Wallace Mark Wallace of the Taxpayers Alliance says the library service is an example of where new thinking is required

Interesting news has reached me of a drive to make savings in council library budgets. Before you throw up your hands in horror, or accuse me of advocating the mass closure of libraries, give me a moment to

It has become a tired cliché  used by critics of public spending cuts to conjure up images of closed down, boarded up and abandoned public libraries. But what I was to tell you that if you took the right approach you could reduce the cost of libraries by up to 20% whilst increasing public uptake and usage of the service? This is what library interest group Libraries for Life for Londoners (LLL) claim their charter for libraries can deliver. It’s not simply pie in the sky, either – according to LLL, Hillingdon Council managed to cut library costs by 20% whilst tripling usage of the service.

So what is it that they propose? The Charter itself lays out the general principles LLL espouse.

As well as cultural changes to the way libraries work, the crucial change is in the way libraries should be managed. Instead of a one-size-fits-all model, where centralised bureaucrats decide how every library in the whole area will operate, librarians themselves should be freed to make their service suitable to the local population.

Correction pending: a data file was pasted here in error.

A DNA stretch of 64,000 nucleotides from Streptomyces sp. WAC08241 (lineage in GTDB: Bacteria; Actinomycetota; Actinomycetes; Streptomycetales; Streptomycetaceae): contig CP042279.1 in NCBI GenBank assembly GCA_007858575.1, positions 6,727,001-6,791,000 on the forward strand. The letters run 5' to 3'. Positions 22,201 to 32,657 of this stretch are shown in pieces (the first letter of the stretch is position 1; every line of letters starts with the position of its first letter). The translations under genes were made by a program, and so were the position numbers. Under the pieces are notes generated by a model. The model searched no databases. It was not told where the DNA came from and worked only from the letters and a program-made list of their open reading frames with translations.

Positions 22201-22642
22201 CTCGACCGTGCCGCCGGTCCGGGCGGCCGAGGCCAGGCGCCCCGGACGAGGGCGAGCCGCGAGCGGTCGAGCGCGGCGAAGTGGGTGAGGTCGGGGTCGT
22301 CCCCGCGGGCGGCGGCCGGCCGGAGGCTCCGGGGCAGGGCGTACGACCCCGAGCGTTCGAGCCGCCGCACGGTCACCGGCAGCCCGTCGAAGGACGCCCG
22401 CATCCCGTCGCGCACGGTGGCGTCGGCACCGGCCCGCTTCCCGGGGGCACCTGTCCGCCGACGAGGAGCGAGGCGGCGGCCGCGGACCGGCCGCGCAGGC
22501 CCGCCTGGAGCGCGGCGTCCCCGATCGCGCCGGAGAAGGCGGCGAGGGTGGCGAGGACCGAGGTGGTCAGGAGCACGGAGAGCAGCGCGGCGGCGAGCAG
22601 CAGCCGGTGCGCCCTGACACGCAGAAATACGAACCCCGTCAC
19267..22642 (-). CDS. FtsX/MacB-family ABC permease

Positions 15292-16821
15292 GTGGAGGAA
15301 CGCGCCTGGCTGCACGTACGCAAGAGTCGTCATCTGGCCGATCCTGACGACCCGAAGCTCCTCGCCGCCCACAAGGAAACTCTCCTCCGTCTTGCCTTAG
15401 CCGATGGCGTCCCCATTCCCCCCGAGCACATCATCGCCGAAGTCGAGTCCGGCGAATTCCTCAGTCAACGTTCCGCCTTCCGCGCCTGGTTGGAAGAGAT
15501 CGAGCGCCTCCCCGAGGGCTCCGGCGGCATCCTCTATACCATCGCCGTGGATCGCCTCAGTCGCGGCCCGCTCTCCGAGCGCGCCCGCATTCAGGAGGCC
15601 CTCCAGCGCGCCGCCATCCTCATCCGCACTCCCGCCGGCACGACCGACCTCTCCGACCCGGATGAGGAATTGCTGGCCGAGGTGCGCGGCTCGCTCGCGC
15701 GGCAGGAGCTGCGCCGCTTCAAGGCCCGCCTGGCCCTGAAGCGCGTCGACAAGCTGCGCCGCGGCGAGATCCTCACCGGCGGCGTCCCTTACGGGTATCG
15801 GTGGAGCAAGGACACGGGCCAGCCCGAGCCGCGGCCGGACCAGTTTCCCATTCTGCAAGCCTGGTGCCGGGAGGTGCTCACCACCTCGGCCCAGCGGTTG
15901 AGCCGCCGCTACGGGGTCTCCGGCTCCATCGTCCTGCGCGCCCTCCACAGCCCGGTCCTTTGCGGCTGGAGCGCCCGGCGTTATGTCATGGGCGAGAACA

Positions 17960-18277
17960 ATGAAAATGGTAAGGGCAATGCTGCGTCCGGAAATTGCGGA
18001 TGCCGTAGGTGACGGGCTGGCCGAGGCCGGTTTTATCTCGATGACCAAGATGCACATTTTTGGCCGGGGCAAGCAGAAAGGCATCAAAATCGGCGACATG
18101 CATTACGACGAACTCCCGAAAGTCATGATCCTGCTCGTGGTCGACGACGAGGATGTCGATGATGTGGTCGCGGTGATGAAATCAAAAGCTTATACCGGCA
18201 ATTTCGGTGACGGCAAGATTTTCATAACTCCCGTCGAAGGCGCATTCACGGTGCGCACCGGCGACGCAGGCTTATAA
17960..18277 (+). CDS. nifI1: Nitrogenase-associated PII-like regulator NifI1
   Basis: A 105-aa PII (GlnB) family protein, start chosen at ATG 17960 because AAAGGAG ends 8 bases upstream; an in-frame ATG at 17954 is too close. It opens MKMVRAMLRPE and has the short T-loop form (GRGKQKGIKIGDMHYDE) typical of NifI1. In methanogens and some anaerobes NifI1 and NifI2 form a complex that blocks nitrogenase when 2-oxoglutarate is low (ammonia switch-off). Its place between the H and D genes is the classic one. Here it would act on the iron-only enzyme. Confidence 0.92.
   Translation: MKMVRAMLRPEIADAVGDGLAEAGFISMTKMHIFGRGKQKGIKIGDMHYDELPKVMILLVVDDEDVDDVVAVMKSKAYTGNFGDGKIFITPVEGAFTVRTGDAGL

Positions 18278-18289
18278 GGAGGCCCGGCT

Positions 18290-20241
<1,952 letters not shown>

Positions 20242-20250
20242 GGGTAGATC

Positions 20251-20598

“Librarians” is the crucial word. We’re not talking about functionaries, whose job is simply to stamp the books as they are handed out or stack them back on the shelves when they are returned. A librarian should be someone who actually runs the library.

It sounds stupid, but sadly it does need saying. Librarians should be given the power to choose which books are bought for their library.

Similarly, they should be deciding how to run the library based on the needs and demands of their customer base. It is no longer acceptable to have libraries closing for lunch and only opening during office hours on the assumption that the public will go out of their way to go in. There should be a shift towards evening and weekend opening.

In these tough times, no council department should be allowed to sit back and put its feet up. Libraries are rightly a service that are close to the hearts of many people – but that does not mean they shouldn’t change at all. Indeed if they were to focus on actually providing a service people want, they could get an awful lot better.

If, as is claimed, Hillingdon managed to make savings of 20% and make their libraries more popular, then they must be doing something right. As LLL point out, every area is different but if those savings were to be replicated across the country then we would be talking about a reduction in costs of over £200m.

Councils always talk about how they are “just like businesses”. All too often, that has not been the case in reality. This, though, is an opportunity to show business how to do something most of them would die for – radically reduce costs and boost the number of customers at the same time.

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